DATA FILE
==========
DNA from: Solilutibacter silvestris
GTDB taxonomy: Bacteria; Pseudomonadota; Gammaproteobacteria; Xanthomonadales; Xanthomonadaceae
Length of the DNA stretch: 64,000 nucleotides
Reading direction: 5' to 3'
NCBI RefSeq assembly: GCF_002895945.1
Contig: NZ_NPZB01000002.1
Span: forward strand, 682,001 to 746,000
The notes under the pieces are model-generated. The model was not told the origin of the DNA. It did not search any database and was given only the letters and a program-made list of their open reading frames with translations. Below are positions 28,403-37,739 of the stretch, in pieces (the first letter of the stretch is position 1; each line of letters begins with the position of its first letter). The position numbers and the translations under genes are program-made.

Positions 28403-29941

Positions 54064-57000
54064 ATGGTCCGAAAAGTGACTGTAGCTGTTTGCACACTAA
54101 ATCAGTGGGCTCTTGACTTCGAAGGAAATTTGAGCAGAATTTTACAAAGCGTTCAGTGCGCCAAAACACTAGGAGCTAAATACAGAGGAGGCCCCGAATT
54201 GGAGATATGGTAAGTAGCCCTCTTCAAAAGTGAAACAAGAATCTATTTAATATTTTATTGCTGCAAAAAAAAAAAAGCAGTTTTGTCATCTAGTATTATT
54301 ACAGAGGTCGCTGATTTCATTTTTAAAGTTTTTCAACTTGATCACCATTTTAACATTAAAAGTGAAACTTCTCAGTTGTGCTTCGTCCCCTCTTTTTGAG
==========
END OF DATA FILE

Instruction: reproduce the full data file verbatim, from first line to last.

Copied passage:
DNA from: Solilutibacter silvestris
GTDB taxonomy: Bacteria; Pseudomonadota; Gammaproteobacteria; Xanthomonadales; Xanthomonadaceae
Length of the DNA stretch: 64,000 nucleotides
Reading direction: 5' to 3'
NCBI RefSeq assembly: GCF_002895945.1
Contig: NZ_NPZB01000002.1
Span: forward strand, 682,001 to 746,000
The notes under the pieces are model-generated. The model was not told the origin of the DNA. It did not search any database and was given only the letters and a program-made list of their open reading frames with translations. Below are positions 28,403-37,739 of the stretch, in pieces (the first letter of the stretch is position 1; each line of letters begins with the position of its first letter). The position numbers and the translations under genes are program-made.

Positions 28403-29941

Positions 54064-57000
54064 ATGGTCCGAAAAGTGACTGTAGCTGTTTGCACACTAA
54101 ATCAGTGGGCTCTTGACTTCGAAGGAAATTTGAGCAGAATTTTACAAAGCGTTCAGTGCGCCAAAACACTAGGAGCTAAATACAGAGGAGGCCCCGAATT
54201 GGAGATATGGTAAGTAGCCCTCTTCAAAAGTGAAACAAGAATCTATTTAATATTTTATTGCTGCAAAAAAAAAAAAGCAGTTTTGTCATCTAGTATTATT
54301 ACAGAGGTCGCTGATTTCATTTTTAAAGTTTTTCAACTTGATCACCATTTTAACATTAAAAGTGAAACTTCTCAGTTGTGCTTCGTCCCCTCTTTTTGAG